Banks must ensure that IT budgets are protected to defend against a growing cyber threat, European Union has warned.
According to a report from the Joint Committee of the European Supervisory Authorities, released on Wednesday, financial institutions experienced an increase in cyber incidents during 2013, with criminals seeking to access customer data or disrupt services, such as through distributed denial of service (DDOS) attacks.
The systemic threat to the industry as a whole has also been magnified by increasingly interconnected IT systems between banks, according to the committee, which includes the European Banking Agency, European Securities and Markets Agency, and the European Insurance and Occupational Pensions Authority.
To adequately respond to this growing threat banks must ensure that IT systems and related internal controls are safeguarded against budget cuts, the committee said.
However, the report also said that holding capital should not be used as a substitute for "sound management of operational risk", such as in-depth IT inspections and the development of business continuity plans.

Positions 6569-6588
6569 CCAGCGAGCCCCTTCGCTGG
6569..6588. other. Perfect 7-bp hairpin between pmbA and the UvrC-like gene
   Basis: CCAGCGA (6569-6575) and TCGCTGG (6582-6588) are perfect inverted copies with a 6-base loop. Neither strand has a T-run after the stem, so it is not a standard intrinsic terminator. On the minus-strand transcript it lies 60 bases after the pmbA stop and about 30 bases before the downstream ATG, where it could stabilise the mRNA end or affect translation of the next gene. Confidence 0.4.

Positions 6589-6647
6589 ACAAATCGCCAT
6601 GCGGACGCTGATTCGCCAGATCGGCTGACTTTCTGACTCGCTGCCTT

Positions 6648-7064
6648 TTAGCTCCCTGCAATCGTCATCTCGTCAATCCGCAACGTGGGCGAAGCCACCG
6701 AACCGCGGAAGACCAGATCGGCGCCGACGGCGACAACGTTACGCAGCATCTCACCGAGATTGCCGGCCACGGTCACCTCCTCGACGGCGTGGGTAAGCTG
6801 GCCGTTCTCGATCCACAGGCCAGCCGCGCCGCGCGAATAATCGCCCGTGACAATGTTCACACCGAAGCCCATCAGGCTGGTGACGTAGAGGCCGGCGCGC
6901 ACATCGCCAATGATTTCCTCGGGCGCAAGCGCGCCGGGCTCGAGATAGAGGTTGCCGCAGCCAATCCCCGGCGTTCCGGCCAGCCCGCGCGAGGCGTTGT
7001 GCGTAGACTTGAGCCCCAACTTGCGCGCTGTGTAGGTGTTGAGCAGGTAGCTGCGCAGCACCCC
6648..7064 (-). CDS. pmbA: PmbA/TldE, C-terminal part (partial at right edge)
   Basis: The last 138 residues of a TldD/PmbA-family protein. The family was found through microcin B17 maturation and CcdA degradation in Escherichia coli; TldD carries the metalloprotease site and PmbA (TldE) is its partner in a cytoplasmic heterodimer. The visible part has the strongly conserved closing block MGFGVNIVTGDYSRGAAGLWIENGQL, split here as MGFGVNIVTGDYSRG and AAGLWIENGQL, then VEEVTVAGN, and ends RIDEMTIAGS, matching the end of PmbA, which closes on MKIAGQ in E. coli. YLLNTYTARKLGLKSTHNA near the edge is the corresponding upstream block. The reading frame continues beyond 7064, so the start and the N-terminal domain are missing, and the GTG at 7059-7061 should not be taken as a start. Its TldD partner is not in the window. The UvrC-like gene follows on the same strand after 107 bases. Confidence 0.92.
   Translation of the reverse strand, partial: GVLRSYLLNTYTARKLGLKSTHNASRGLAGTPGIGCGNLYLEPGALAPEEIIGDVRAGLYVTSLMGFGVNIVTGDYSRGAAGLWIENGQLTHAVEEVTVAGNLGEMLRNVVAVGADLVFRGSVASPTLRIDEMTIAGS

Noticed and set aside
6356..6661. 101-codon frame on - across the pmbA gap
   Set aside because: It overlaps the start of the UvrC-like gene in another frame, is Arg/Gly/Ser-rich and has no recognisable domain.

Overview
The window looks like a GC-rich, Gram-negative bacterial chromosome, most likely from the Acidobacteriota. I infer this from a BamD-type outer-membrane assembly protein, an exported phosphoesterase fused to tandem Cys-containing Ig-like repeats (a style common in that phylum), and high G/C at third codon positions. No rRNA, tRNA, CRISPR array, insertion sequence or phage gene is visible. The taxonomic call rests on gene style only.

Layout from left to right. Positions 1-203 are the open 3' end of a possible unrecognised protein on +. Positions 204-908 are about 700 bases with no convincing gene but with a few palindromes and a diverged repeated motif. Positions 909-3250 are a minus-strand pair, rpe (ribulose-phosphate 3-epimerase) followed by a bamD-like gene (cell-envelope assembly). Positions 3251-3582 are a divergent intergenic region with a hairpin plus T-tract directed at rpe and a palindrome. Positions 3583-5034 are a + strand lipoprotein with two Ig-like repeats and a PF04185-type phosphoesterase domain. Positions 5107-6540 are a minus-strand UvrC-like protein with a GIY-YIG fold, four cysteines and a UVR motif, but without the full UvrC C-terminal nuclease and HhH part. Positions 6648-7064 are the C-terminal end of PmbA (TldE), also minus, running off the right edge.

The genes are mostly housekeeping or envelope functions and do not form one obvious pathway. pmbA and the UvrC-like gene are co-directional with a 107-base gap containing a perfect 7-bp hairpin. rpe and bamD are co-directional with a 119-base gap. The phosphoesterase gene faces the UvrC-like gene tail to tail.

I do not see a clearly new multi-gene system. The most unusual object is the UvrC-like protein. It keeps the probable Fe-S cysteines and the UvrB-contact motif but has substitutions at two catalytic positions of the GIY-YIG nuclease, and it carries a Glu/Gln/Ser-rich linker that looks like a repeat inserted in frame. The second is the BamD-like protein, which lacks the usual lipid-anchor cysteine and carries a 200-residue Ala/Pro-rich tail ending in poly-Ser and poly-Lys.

Attention must also be paid to the secure use of outsourced or cloud services, while banks must be wary of rushing the development of mobile apps to get to market quickly, and ensure sufficient testing time.
The committee suggests that banks and policymakers cooperate to address cyber risks, and should consider market-wide exercises to improve coordination in the face of real-life attacks.
Earlier this year the findings of a staged attack on the UK financial sector were released. The second Waking Shark test involved a four-hour exercise which sought to replicate the effects of a state-sponsored cyber attack on banks. The report highlighted a need for better communication between banks and authorities during an attack.